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The below code creates two threads. One to accept input and another to print out text simultaneously. From what I've read on the topic, global variables are considered bad form in traditional c++ code. Yet I cannot think of a way to make the input/output simultaneous without them.

How can I eliminate these two boolean global variables from my code?

bool input_done = 1;
bool output_done = 1;

void* input(void* ptr)
{
    char msg[256];
    cin.getline(msg,256);
    cout << msg << endl;
    input_done = 1;
    pthread_exit(NULL);
}
void* output(void* ptr)
{
    cout << "Hello World" << endl;
    for(long int x=0;x<1000000000;x++) {}
    output_done = 1;
    pthread_exit(NULL);
}

int main()
{
    while(1)
    {

        pthread_t t1,t2;
        if (input_done)
        {
            pthread_create(&t1,NULL,input,NULL);
            input_done = 0;
        }
        if (output_done)
        {
            pthread_create(&t2,NULL,output,NULL);
            output_done = 0;
        }
    }

}
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3 Answers 3

There are pointers passed to your thread functions which you don't use. Pass pointers to your variables and access them through these pointers, then you'd be able to allocate variables on stack in function main or wherever else.

So, for example your output function will look like

void* output(void* output_done)
{
    cout << "Hello World" << endl;
    for(long int x=0;x<1000000000;x++) {}
    *((bool*)output_done) = 1;
    pthread_exit(NULL);
}

and pthread_create call:

int main()
{
    bool output_done = 1;

    // ...

    if (output_done)
    {
        pthread_create(&t2,NULL,output, &output_done);
        output_done = 0;
    }
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Make sure you cast &output_done into a void* or it won't compile (there's no implicit casting to void* in C++) –  Seth Carnegie Jan 16 '12 at 20:23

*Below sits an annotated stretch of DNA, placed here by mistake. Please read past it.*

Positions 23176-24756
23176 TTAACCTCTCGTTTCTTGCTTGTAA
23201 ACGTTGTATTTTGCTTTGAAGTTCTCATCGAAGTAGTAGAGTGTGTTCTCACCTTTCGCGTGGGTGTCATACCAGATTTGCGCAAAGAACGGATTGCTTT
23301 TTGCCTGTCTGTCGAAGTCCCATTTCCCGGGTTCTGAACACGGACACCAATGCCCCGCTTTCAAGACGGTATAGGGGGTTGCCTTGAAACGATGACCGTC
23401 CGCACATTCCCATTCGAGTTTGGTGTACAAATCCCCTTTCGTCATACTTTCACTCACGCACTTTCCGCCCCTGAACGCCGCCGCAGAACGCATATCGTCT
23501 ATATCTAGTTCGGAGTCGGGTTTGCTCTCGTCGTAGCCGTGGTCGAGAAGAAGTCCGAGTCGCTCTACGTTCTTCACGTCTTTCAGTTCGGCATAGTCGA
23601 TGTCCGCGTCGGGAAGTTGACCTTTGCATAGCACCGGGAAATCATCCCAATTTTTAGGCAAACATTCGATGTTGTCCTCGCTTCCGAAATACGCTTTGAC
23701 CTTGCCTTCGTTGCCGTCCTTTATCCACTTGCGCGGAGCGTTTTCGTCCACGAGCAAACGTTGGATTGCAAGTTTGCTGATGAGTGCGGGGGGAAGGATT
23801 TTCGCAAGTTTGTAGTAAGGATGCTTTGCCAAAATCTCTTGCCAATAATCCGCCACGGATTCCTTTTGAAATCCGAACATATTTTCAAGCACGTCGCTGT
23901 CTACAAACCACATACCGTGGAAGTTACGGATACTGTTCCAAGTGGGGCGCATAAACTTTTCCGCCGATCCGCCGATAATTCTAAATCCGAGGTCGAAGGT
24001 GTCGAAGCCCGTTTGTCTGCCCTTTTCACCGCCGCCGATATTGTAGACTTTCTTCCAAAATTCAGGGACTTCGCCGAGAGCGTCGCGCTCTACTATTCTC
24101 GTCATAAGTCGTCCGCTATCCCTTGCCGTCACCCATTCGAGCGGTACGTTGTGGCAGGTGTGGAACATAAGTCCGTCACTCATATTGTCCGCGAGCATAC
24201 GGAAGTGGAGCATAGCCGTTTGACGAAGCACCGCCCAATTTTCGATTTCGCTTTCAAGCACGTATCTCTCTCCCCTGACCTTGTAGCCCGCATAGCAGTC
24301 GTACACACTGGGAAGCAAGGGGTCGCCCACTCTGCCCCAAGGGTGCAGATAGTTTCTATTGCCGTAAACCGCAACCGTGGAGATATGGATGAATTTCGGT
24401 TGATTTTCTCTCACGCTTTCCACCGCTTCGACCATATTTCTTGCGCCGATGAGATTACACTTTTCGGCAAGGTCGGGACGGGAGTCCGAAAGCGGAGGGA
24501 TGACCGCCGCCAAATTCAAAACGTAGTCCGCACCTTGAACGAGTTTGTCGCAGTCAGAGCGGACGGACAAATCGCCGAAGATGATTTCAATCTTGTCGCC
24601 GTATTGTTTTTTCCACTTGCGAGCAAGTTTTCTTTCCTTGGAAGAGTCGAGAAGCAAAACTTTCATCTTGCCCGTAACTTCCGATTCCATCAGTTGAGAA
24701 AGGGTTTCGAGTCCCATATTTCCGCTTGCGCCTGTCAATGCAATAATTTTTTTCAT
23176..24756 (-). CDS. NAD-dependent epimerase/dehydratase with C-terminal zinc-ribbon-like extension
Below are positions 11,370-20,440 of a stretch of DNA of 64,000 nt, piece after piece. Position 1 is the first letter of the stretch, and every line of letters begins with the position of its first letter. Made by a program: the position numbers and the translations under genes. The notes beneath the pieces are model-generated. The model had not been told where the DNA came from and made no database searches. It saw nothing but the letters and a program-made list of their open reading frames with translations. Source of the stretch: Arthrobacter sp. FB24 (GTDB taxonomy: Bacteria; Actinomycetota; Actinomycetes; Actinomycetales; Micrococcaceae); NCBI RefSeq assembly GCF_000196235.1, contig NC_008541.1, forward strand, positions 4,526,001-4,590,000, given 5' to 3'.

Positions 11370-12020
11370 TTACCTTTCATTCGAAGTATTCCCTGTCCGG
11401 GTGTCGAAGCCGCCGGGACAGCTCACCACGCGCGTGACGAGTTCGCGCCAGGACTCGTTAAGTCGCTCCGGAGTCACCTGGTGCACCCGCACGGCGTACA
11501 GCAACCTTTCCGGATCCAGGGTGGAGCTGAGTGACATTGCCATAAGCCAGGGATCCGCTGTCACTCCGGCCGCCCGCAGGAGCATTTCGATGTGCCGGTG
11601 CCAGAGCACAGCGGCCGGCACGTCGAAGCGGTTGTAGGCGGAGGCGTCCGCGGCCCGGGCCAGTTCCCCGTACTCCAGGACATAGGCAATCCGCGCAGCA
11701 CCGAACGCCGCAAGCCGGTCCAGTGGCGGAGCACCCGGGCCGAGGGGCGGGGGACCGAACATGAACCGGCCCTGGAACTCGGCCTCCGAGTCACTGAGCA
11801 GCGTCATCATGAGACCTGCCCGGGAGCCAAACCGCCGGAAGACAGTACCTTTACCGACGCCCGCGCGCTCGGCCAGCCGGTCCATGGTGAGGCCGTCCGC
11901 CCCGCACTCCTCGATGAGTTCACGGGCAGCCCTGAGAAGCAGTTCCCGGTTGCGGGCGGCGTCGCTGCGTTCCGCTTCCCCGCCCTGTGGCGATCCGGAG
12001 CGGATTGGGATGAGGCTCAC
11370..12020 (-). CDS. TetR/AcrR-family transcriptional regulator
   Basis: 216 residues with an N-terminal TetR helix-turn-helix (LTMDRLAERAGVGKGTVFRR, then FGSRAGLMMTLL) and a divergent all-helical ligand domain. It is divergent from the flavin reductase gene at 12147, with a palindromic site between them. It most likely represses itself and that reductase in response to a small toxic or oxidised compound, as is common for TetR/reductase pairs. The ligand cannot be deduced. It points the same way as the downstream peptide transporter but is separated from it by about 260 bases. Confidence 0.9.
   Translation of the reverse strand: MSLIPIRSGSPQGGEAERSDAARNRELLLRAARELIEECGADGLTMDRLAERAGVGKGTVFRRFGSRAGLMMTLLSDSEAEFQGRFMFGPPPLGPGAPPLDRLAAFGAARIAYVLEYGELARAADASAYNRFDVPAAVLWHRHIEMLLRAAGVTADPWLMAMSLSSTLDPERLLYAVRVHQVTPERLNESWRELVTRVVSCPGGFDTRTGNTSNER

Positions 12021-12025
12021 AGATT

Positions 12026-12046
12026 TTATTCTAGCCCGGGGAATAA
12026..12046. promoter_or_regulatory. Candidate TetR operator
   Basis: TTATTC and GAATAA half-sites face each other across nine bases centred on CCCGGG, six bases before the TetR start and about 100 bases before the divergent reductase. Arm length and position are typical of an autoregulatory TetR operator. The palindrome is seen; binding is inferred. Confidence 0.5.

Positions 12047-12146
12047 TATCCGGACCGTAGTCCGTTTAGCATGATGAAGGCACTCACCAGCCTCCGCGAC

1  
No. Any pointer can be converted implicitly to void * (§4.10.2 of C++ std). Conversion FROM void * to T * is indeed illegal in C++ and legal in C. –  n0rd Jan 17 '12 at 8:42
    
yes but you're not going from void* to T*, you're going from T* to void*, which is not implicitly allowed. This is why you have to cast the return value of malloc, for example. –  Seth Carnegie Jan 17 '12 at 11:52
1  
Again, conversion from T * to void * implicitly is allowed in both C and C++. And that's what I'm doing in my example: &output_done has type bool * and expected argument type is void * and it will compile and work fine since implicit casts TO void * are allowed. –  n0rd Jan 17 '12 at 12:33
    
Ack, thanks, my mind got screwed up on that one. You're right. –  Seth Carnegie Jan 17 '12 at 12:39

Make input_done and output_done local variables in main, pass pointers to them to the thread functions by using the fourth parameter to pthread_create, and let the thread functions modify them through the pointers they receive.

Example (adjusted for style):

void* input(void* ptr)
{
    char msg[256];
    cin.getline(msg, 256);

    cout << msg << endl;

    *(bool*)ptr = true;
    pthread_exit(NULL);
}
void* output(void* ptr)
{
    cout << "Hello World" << endl;

    for(long int x = 0; x < 1000000000; ++x) { }

    *(bool*)ptr = true;
    pthread_exit(NULL);
}

int main()
{
    bool input_done = true;
    bool output_done = true;

    while (true)
    {
        pthread_t t1, t2;

        if (input_done)
        {
            pthread_create(&t1, NULL, input, (void*)&input_done);
            input_done = false;
        }

        if (output_done)
        {
            pthread_create(&t2, NULL, output, (void*)&output_done);
            output_done = false;
        }
    }
}
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Yes, global variables are not good but not always. It seems to me that you want two threads one will read the input and other will write your input, for this you need some global variable that can be shared by both the thread, so that input thread can write data in global variable and output thread can read data from global variable. Here you need to synchronize both threads.

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